If any competitive reality series merits a Halloween season finale, it’s “Face Off.”
The Syfy program is all about horror makeup, so the traditional night for macabre disguises couldn’t be better timing for the show’s Season 3 winner to be declared. More is involved, since host McKenzie Westmore — who hails from a legendary family of Hollywood makeup artists — will preside over the finale live (in the Eastern half of the country; on tape delay elsewhere) for the first time Wednesday, Oct. 31. And in another first, viewers can decide who wins by voting after the previous night’s episode.
“Face Off” has redefined the television image of Westmore, previously best-known as heroine Sheridan Crane Lopez-Fitzgerald on the now-defunct NBC daytime serial “Passions.” Unlike the first two “Face Off” seasons, she’s had a break between the weekly episodes and the finale, which she deems “really interesting. We’ll see how things have progressed for the people, and I’m so curious to see who America chooses.”
Contestant challenges this season have involved “Star Wars,” pirates and characters inspired by unusual cars.
“As with every show on television, you have to find new, inventive ways to keep hooking the viewer back in,” the friendly, energetic Westmore tells Zap2it, “ways to go bigger and broader. I think that’s what’s such a cool thing about what we’re doing; it’s a way for us to involve the viewer more. Syfy and Mission Control [the studio behind ‘Face Off’] are so much about the fans. They’re truly listening to what they have to say and think.”
Because of that, Westmore is convinced the selection of the Season 3 “Face Off” winner “will go beyond just a popularity contest. I see it on my Twitter feed all the time: The fans of Syfy really do have their own opinions on the artistic value of what they’re seeing in the makeup. It’s not just, ‘Oh, I really like that person.’ Granted, they’re not seeing in person all the stuff we’re seeing, but we’re essentially asking America whether it’s camera-ready.”
The mention of Twitter isn’t merely lip service by Westmore, since even the most casual social-media observer can recognize what an active “Face Off” supporter she is.
“I really take pride in doing it all myself and taking that extra step,” she says of her very active Tweeting. “I feel so lucky to be a part of this, and it’s the fans that keep us going, so it just seems natural to pay it back to them. I love listening to what they have to say, and I also love responding.”
That’s also due to Westmore’s long-vested interest in the subject. Some of her childhood was spent as a test vehicle for “Star Trek” creations by her father, Michael, who won an Oscar for designing Eric Stoltz’s extensive makeup for the 1985 movie “Mask.” Her dad has been a guest on “Face Off,” and this season, such notables as actor Sean Astin, filmmaker Kevin Smith, and producers Brian Grazer (“How the Grinch Stole Christmas”) and Gale Anne Hurd (“The Walking Dead”) have participated.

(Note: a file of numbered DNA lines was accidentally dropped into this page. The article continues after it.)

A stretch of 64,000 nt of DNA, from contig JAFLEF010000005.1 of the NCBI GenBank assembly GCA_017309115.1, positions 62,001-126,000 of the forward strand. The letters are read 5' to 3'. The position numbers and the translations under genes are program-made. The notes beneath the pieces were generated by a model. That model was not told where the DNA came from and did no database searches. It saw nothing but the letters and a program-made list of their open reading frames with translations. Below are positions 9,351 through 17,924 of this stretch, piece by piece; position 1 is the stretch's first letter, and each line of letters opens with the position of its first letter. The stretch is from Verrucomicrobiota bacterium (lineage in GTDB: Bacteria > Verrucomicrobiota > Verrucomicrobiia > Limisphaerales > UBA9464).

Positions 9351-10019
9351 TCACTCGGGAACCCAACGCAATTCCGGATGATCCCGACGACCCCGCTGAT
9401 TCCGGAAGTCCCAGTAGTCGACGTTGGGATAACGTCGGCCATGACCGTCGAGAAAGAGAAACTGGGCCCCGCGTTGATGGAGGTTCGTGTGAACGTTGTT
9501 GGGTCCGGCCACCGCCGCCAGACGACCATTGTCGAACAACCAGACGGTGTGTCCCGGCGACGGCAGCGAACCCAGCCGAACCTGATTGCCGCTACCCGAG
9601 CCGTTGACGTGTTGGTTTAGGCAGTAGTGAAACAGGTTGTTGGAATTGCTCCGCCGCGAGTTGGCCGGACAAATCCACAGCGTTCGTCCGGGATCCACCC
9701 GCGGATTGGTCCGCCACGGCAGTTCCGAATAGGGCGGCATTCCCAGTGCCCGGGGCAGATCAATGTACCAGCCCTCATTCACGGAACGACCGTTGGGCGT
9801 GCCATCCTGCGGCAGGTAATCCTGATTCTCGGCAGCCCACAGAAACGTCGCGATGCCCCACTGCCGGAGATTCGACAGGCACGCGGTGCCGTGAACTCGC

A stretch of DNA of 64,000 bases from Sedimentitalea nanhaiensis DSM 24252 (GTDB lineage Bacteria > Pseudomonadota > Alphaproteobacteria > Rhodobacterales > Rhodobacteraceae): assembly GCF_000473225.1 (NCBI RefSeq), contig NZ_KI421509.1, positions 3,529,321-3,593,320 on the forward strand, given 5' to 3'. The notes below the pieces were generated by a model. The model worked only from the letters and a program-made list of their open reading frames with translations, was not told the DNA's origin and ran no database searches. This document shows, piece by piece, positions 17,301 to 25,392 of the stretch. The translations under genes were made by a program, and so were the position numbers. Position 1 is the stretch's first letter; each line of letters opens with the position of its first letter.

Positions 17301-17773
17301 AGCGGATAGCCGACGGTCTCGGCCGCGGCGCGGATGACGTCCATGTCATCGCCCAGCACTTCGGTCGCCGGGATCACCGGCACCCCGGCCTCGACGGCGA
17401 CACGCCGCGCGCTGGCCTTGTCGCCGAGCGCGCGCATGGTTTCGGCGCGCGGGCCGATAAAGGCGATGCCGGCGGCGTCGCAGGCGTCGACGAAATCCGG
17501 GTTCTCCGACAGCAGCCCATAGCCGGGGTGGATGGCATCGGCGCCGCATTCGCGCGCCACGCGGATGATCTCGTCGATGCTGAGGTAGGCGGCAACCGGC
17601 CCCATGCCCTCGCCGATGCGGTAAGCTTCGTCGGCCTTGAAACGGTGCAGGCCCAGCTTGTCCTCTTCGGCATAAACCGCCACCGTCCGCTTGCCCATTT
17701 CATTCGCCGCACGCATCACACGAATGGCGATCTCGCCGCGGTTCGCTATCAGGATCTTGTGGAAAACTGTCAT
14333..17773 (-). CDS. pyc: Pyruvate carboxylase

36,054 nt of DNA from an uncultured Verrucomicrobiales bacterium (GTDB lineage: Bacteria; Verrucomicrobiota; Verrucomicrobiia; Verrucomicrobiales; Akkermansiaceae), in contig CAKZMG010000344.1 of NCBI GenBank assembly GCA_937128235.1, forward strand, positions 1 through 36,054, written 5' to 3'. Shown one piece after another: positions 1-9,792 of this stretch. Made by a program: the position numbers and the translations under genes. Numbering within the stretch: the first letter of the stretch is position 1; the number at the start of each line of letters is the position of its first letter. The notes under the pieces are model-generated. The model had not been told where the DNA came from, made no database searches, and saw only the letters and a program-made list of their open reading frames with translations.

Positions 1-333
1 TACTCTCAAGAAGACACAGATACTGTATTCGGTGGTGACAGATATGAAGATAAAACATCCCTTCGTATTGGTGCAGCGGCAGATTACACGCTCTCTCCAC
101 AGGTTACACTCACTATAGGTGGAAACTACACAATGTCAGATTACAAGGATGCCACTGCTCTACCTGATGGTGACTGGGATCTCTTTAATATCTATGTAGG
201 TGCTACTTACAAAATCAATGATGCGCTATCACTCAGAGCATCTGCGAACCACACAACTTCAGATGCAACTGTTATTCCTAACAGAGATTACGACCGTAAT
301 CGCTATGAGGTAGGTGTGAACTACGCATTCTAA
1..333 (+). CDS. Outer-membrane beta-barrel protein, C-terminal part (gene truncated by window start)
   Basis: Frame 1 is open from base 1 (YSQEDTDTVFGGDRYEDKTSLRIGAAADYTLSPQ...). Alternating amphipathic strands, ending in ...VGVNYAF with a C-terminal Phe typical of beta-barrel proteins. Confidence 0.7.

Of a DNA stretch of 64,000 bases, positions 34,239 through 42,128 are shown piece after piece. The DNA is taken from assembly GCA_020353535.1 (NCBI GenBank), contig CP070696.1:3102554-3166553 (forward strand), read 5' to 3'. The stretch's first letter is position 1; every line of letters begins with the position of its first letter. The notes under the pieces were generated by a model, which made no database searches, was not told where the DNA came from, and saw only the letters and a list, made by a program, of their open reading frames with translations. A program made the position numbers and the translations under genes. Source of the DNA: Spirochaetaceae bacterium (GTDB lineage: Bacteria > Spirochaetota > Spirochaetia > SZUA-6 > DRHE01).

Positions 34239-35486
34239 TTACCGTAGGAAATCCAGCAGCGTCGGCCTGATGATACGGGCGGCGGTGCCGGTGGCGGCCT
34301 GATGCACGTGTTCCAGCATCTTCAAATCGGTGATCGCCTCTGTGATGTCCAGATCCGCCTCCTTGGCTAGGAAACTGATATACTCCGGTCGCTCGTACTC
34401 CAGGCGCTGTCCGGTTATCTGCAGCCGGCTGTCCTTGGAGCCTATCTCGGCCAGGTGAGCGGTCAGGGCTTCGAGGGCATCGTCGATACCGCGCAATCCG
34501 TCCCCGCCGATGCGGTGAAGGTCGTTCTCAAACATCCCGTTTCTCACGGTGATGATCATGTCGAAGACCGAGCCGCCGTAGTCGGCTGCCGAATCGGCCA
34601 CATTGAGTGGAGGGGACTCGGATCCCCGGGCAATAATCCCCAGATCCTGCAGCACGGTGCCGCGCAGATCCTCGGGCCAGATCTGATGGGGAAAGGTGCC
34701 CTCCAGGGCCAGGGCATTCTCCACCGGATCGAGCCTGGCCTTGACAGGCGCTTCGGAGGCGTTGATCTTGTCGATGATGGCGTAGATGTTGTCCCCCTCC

Observing the “Face Off” judging by such experts as Oscar winner Ve Neill (“Beetlejuice”) and Glenn Hetrick (“Heroes”) sometimes is tricky for Westmore.
“The first two seasons, it was difficult for me to just stand there and nod,” she confirms. “I am the host, so I have to be impartial, but I’ve gotten to speak up more and more this season. I can maybe voice a bit more because I’m not judging. I can tell a contestant, ‘You might want to think about this,’ just to open their eyes. They are stuck in such a bubble, sometimes they need that.”
With a Season 2 finale that set a ratings record for unscripted Syfy programming, the success of “Face Off” is clear, its Halloween-night showcase surely being another big testament to that.
A Season 3 renewal was a given, as was the one the show recently received for a Season 4, with filmmakers Bryan Singer (“X-Men”) and Jon Landau (“Titanic”) set to guest. The “Face Off” producers also earned an order for something of a spinoff, the Syfy set-design contest “Hot Set,” which Turner Classic Movies’ Ben Mankiewicz now hosts.
Westmore has experienced other bonuses of “Face Off.” She hosted last month’s horror-oriented Eyegore Awards at Hollywood’s Universal Studios (“It really felt like a good test run for the live ‘Face Off,'” she notes), and her latest acting roles have been in the suspense-thriller movies “Vile” and “Dose of Reality.”
“It’s like coming full circle in some ways,” Westmore reflects of her “Face Off” job. “Am I doing this as a makeup artist? No. Do I know this world very well? Yes. To be able to carry on the family name and legacy, in a way that makes me happy, is such an honor.
“I sit down with my mom and dad every week to watch ‘Face Off,’ and to get to do this for what the Westmores have always stood for is so amazing for me.”